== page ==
The response from the crowd gathered at the London School of Economics was the most logical to that statement. They laughed.
Luis de Guindos took to the stage at the London School of Economics (LSE) and became an unexpected comic figure on Thursday evening.
â€œSpain doesnâ€™t need a bailout at all,â€ de Guindos said, straight faced and somber, as mirth spread throughout the audience â€” even de Guindosâ€™ assistant interpreter couldnâ€™t mask a smile.
Not to be perturbed by the disbelieving audience, whose giggles audibly spread throughout the room, de Guindos said that Madridâ€™s reform program was sufficient to stave off a full sovereign bailout and that the European Central Bankâ€™s (ECB) bond-buying program would suffice to help Spain recover.
â€œWhat we have is a proposal from the European Central Bank to trigger intervention in the secondary market with certain conditions,â€ he said. â€œThey have demanded that in order to intervene â€¦ they want certain conditionality.â€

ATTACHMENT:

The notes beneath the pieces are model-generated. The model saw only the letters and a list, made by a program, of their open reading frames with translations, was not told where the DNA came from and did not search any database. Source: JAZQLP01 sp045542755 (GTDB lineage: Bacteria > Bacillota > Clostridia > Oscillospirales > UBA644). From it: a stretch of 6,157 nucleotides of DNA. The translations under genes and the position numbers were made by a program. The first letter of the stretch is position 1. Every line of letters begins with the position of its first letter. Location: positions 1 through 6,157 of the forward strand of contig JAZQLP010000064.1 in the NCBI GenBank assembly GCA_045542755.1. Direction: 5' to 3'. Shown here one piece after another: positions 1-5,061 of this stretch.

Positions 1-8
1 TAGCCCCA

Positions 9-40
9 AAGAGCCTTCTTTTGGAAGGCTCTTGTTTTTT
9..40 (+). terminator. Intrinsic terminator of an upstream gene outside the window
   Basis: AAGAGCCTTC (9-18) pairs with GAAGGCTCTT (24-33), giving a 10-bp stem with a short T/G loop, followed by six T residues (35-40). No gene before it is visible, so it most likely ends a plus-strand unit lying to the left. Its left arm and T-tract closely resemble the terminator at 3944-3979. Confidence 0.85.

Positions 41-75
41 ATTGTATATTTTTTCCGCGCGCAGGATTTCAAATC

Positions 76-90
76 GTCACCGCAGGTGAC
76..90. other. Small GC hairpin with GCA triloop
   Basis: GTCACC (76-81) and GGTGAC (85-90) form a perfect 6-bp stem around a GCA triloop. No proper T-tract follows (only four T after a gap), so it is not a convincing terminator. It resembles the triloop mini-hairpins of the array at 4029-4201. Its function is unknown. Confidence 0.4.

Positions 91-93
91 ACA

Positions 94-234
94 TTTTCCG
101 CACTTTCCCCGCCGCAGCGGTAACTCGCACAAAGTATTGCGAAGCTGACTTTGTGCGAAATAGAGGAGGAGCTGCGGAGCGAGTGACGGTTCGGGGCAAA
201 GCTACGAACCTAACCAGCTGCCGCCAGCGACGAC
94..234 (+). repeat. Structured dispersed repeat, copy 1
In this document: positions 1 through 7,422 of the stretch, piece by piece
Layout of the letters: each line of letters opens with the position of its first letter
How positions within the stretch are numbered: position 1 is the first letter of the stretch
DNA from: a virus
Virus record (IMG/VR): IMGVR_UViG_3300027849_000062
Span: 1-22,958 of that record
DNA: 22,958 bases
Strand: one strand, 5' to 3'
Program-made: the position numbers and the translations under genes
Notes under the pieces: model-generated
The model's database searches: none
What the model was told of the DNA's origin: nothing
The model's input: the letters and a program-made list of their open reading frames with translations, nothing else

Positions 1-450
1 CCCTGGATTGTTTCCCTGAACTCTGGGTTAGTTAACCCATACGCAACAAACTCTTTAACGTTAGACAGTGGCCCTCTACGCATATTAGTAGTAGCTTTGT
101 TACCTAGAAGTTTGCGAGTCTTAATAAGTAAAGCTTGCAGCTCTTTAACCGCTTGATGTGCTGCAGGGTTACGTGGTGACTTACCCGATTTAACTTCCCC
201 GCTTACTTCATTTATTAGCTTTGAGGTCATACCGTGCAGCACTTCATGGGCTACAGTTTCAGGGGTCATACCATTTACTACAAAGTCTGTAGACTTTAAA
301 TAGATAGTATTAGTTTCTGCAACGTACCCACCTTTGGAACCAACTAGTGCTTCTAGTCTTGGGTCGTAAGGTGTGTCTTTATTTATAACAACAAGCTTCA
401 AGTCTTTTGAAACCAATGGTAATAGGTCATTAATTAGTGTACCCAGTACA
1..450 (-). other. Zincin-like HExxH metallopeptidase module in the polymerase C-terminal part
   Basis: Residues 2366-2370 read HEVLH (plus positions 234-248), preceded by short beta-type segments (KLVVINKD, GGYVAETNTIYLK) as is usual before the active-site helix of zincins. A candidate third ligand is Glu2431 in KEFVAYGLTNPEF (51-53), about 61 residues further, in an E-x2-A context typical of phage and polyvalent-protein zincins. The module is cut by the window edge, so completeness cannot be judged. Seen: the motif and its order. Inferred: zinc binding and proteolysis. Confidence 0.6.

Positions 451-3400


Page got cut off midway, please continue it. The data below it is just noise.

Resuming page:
De Guindos, speaking in broken but clear English, said that Spain supported the ECBâ€™s bond-buying scheme and that there was a distinction between Spain seeking a full bailout that would be overseen by the troika (the ECB, the European Commission and the International Monetary Fund) and accepting the enhanced credit line that the ECB is offering through bond buying, called the Outright Monetary Transactions.
De Guindos stated that as well as the ECBâ€™s actions it was important that â€œthe commitment of European institutions for the future of the euroâ€ was demonstrated in the form of a commitment to fiscal union.
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